Offline MundaCorMeum

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Re: bread making, yeast question
« Reply #6 on: June 26, 2020, 11:00:46 AM »
I don't think yeast water just as is (fermented raisins in sugar water) will work as a leavening agent, but you can certainly try.  Let us know how it turns out.
 
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Offline MundaCorMeum

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Re: bread making, yeast question
« Reply #7 on: June 26, 2020, 02:35:28 PM »
Double post.... sorry
« Last Edit: June 26, 2020, 02:42:20 PM by MundaCorMeum »
 

Offline MundaCorMeum

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Re: bread making, yeast question
« Reply #8 on: June 26, 2020, 02:41:39 PM »
I was intrigued by the yeast water idea, and found this article, with a recipe:

https://www.kingarthurflour.com/blog/2020/02/24/baking-bread-with-a-yeast-water-starter#:~:text=But%20then%20there's%20this%20%E2%80%9Cyeast,for%20a%20regular%20sourdough%20starter.&text=When%20you%20want%20to%20bake,overnight%2C%20and%20off%20you%20go.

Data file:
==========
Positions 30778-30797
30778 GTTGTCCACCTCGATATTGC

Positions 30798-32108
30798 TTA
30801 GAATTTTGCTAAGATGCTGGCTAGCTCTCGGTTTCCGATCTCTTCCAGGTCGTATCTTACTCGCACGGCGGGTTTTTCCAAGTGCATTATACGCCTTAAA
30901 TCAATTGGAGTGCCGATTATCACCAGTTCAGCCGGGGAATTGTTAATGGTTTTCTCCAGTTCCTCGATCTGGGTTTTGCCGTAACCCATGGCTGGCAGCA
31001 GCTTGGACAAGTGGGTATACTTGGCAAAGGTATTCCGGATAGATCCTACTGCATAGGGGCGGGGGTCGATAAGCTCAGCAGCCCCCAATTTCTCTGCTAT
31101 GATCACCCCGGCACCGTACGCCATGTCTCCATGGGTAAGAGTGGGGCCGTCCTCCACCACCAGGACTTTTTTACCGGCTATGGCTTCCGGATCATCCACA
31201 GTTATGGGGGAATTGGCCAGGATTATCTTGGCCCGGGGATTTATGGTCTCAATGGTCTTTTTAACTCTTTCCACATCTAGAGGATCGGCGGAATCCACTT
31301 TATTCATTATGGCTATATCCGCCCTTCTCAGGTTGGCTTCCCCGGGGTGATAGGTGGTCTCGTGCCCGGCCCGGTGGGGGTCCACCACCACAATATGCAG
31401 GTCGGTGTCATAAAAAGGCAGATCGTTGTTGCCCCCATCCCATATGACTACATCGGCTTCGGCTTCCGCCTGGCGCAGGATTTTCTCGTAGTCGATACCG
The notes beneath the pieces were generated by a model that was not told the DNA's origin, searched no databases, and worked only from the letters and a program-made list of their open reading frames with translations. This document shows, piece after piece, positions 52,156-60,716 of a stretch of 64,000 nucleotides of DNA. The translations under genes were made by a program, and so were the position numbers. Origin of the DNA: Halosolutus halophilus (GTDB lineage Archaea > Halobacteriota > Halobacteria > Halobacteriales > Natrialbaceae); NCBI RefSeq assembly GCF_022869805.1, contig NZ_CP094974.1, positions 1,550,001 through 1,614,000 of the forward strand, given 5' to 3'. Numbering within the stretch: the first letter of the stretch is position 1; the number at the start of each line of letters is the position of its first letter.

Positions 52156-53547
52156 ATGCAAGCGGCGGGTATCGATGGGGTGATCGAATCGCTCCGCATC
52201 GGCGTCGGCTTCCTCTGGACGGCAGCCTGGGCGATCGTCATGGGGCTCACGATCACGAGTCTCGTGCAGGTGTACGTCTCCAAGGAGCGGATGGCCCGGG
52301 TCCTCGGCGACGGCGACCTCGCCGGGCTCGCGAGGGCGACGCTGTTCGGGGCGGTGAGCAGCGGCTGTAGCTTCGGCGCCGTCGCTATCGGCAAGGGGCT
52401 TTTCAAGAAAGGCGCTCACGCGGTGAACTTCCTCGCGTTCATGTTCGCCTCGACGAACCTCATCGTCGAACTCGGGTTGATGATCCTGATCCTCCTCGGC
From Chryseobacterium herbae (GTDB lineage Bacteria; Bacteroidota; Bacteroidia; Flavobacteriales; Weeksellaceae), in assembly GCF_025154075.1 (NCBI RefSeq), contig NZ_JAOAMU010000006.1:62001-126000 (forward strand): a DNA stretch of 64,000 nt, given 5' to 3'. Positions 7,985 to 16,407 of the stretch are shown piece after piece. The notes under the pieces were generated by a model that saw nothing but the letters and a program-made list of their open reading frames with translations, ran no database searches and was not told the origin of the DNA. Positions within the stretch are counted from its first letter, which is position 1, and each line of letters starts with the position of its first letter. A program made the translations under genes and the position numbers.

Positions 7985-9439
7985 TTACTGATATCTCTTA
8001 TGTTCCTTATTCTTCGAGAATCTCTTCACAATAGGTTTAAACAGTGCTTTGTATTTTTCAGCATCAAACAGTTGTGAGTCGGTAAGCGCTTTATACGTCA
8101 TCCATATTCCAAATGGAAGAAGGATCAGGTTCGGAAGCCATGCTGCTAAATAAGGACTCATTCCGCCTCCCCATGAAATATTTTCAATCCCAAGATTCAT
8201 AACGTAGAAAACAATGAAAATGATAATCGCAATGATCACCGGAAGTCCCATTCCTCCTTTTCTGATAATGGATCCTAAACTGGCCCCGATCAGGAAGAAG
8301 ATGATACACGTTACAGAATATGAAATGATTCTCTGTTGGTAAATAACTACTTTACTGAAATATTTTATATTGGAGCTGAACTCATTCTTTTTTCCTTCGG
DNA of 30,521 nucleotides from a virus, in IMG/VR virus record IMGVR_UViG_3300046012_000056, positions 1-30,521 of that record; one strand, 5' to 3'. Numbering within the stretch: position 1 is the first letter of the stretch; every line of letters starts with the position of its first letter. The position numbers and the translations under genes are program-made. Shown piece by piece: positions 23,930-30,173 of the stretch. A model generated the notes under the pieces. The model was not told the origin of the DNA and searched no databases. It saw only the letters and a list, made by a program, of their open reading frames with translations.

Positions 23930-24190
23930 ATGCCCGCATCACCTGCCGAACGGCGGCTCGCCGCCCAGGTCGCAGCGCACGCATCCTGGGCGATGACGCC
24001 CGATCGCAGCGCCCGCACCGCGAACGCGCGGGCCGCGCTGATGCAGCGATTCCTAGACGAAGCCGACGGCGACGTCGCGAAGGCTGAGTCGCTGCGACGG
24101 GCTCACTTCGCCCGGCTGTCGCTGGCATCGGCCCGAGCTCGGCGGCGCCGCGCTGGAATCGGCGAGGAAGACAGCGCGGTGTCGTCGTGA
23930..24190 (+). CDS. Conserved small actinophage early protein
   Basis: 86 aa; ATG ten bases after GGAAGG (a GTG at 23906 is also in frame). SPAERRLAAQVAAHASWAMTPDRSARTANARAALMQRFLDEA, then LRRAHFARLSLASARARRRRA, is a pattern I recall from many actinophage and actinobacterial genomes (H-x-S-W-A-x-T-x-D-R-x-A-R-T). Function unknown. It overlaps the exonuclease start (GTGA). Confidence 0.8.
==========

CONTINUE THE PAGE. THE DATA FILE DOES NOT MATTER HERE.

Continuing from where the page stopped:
I can't say I'm sold on the idea, though.  My impression after reading more about it is that it will work, contrary to what I initially thought, but it won't create as good a loaf as regular sourdough.  For one thing, the longer you use your sourdough starter, the more active it gets and better it works.  The quality and flavor of your loaves increase over time, as you continue to use and refresh your starter.  Essentially what you are doing with yeast water, is creating a brand new sourdough starter from scratch, each time you bake with it:  mix equal parts yeast water with flour, let it activate, and then that is your yeast for the bread dough.  It's interesting.  It's almost like using commercial, powdered yeast, but in a liquid form.  It just takes infinitely longer to activate.